Black and Latine students more likely to leave STEM programs, study finds

Although college students of color pursue degrees in STEM fields—science, technology, engineering, and mathematics—at rates similar to those of their white peers, Black and Latine students are more likely to leave STEM majors early, according to a new study. Published in the journal Education Researcher, the study analyzes federal data on 5,600 students who started their college studies in 2003-04 and enrolled at or transfered to four-year institutions.

The researchers found that while similar percentages—about one in five—of white, Black, and Latine students declared as STEM majors, retention varied. About 37 percent of Latine and 40 percent of Black students ended up switching majors, compared with 29 percent of white students. Latine and Black STEM students also had higher drop-out rates—at 20 percent and 26 percent, respectively—than white STEM students, 13 percent of whom dropped out.

What’s driving disparities in STEM degree completion?

The disparity appears to be STEM-specific. The researchers analyzed other competitive fields, finding, for instance, that students of color pursuing business degrees were not more likely to switch majors than their white peers. “If there’s demonstrated, strong interest in STEM among black and Latino youth, why would you see higher departure rates for these students?” Catherine Riegle-Crumb, the study’s lead author and an associate professor at the University of Texas at Austin said to The Washington Post. “It’s not about interest or academic ability. So what causes this?”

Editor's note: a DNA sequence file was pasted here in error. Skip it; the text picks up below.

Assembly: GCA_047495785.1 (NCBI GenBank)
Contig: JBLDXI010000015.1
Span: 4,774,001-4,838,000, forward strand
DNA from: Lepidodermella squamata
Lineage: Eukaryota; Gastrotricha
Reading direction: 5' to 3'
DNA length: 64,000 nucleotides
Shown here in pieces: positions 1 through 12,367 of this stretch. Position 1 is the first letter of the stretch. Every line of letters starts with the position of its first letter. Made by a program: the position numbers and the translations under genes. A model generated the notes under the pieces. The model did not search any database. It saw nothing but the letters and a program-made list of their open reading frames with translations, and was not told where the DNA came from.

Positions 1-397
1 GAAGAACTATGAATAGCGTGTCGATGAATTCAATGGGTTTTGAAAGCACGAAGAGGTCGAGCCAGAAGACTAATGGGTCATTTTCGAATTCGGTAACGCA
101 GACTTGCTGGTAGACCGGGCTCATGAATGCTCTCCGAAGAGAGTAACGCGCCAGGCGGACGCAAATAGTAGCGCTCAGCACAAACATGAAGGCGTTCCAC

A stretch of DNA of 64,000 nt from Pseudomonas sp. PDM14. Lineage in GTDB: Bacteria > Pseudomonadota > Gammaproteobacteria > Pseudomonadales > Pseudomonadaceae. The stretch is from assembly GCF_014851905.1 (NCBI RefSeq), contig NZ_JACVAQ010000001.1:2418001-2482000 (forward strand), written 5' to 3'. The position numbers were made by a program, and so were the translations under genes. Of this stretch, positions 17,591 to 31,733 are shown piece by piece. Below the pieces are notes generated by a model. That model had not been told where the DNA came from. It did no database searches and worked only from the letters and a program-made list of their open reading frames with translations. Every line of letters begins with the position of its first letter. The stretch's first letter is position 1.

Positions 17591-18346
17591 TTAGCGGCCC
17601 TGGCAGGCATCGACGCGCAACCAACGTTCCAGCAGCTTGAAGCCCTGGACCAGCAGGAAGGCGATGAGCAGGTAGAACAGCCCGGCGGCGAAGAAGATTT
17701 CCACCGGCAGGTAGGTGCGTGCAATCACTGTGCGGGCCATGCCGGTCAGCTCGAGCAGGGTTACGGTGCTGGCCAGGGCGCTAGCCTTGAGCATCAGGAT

While the study does not try to explain why students of color are abandoning STEM fields, the study authors suggested several factors, including discrimination and bias in science and technology, structures that assume a certain level of college preparedness, and a lack of mentors from underrepresented groups.

Commenting on the study, Darryl Dickerson, associate director of the minority engineering program at Purdue University and president of the National Association of Multicultural Engineering Program Advocates, called on colleges and universities to focus on “how they add to the exclusion [STEM students of color] feel” and to develop support systems that address those gaps.


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